Tropical milkweed flowers


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Yes, it is a pretty flower and lots of pollinators will be attracted to it. All different types of butterflies enjoy the rich nectar, some wasps, hummingbirds. The flowers also attract little round. bright yellow
aphids. Because this plant is both a host plant (for Monarchs and Queens) and a rich source of nectar, i do not spray anything on the leaves or the flowers. Not even soapy water. I hand squish all the aphids unless there are lady beetles on the plant in which case i let them eat the aphids. First flowers are wonderful, but more wonderful is to find little chew marks on the leaves telling you you have little Monarch caterpillars feeding on the plant. The eggs are deposited on the underside of the leaves, usually one or two single eggs per leaf, sometimes you will find an egg on a stem or flower. The eggs are white, congratulations!!!!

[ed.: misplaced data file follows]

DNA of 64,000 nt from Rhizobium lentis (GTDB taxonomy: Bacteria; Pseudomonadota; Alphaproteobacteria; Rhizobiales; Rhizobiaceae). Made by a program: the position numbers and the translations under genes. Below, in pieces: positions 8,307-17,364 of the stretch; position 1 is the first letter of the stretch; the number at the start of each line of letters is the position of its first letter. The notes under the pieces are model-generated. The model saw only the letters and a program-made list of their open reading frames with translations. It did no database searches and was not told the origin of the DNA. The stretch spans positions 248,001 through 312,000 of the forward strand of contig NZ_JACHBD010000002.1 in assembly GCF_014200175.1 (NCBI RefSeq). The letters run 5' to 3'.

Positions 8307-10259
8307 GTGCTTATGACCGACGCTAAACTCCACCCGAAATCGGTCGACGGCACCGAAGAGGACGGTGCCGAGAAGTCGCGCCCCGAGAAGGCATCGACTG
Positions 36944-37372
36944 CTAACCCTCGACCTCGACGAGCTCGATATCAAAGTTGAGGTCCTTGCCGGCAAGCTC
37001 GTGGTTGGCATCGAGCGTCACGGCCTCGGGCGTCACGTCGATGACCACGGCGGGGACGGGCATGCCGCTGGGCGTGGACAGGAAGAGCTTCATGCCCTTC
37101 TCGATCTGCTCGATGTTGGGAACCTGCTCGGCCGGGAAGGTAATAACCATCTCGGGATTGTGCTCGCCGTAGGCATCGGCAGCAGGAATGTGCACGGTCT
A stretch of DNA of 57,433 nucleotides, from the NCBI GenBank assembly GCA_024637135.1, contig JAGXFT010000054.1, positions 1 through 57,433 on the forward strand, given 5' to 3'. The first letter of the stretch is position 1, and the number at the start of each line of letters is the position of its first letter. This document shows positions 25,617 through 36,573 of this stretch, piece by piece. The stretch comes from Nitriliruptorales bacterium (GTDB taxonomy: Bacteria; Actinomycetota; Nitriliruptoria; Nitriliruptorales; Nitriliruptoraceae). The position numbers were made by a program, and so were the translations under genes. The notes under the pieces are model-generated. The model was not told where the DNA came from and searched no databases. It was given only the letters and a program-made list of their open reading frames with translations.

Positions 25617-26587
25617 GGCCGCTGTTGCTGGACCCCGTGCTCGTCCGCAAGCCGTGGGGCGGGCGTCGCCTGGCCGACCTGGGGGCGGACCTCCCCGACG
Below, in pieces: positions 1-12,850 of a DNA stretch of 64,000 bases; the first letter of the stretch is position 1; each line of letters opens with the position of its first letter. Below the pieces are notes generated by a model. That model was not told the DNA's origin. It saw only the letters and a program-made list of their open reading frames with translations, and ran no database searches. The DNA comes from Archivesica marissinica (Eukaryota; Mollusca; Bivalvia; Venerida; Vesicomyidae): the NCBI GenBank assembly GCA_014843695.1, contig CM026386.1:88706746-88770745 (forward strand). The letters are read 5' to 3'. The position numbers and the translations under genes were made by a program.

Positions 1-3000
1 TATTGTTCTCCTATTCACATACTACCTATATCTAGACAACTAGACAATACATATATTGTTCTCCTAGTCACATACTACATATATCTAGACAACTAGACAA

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I see a few monarchs flying around outside, but I don't see them on the flower itself. I guess I'll have to wait a bit.

I don't spray anything on this plant.
 
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Have you seen them on the leaves of the plant? Very likely they are laying eggs, or scoping out the plant as a place to lay eggs. They are more interested in reproducing than eating. They are very happy to see a host for their babies. They do a kind of happy dance around and up and down the host plant. How many plants do you have? Leave them be for awhile and when the sun is starting to go down and the bflies have left the garden, look for eggs on the underside of the leaves. If there are eggs, they will generally emerge from the egg after 3 days depending on how warm it is, they will eat what is left of the egg and go to sleep for awhile. It could be they are identifying the host, will leave to procreate and return tomorrow to lay the eggs.
 

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What a stunning plant! I have the yellow ones seedlings stage! Yours is simply STUNNING!
 

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But bees do. The first time I saw this flower. I didn't even knew what it was. There were loads of them outside the giant conservatory of the RHS Wisley. They were all smothered with bees. Don't remember seeing a butterfly on them though. I kept taking pics of them because of their vibrant colours.